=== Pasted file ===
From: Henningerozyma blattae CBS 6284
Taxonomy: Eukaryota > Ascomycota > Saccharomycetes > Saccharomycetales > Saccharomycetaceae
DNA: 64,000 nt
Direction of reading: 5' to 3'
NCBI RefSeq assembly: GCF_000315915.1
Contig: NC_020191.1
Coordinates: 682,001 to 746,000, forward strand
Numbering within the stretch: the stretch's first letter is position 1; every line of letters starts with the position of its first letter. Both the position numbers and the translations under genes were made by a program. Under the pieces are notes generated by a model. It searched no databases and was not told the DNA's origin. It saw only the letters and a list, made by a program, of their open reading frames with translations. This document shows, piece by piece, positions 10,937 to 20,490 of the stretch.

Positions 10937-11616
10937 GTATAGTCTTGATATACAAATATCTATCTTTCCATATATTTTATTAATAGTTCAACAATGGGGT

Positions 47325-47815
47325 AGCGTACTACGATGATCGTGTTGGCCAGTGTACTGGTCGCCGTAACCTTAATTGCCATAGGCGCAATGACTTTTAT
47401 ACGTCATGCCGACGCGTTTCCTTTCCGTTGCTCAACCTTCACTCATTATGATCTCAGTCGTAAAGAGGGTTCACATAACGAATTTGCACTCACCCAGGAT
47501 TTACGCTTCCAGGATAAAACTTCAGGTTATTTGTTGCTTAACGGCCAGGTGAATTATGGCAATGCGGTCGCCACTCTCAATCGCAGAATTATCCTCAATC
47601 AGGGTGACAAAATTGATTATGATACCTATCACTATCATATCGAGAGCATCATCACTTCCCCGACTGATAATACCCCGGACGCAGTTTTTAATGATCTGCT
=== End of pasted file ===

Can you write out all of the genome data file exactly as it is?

From: Henningerozyma blattae CBS 6284
Taxonomy: Eukaryota > Ascomycota > Saccharomycetes > Saccharomycetales > Saccharomycetaceae
DNA: 64,000 nt
Direction of reading: 5' to 3'
NCBI RefSeq assembly: GCF_000315915.1
Contig: NC_020191.1
Coordinates: 682,001 to 746,000, forward strand
Numbering within the stretch: the stretch's first letter is position 1; every line of letters starts with the position of its first letter. Both the position numbers and the translations under genes were made by a program. Under the pieces are notes generated by a model. It searched no databases and was not told the DNA's origin. It saw only the letters and a list, made by a program, of their open reading frames with translations. This document shows, piece by piece, positions 10,937 to 20,490 of the stretch.

Positions 10937-11616
10937 GTATAGTCTTGATATACAAATATCTATCTTTCCATATATTTTATTAATAGTTCAACAATGGGGT

Positions 47325-47815
47325 AGCGTACTACGATGATCGTGTTGGCCAGTGTACTGGTCGCCGTAACCTTAATTGCCATAGGCGCAATGACTTTTAT
47401 ACGTCATGCCGACGCGTTTCCTTTCCGTTGCTCAACCTTCACTCATTATGATCTCAGTCGTAAAGAGGGTTCACATAACGAATTTGCACTCACCCAGGAT
47501 TTACGCTTCCAGGATAAAACTTCAGGTTATTTGTTGCTTAACGGCCAGGTGAATTATGGCAATGCGGTCGCCACTCTCAATCGCAGAATTATCCTCAATC
47601 AGGGTGACAAAATTGATTATGATACCTATCACTATCATATCGAGAGCATCATCACTTCCCCGACTGATAATACCCCGGACGCAGTTTTTAATGATCTGCT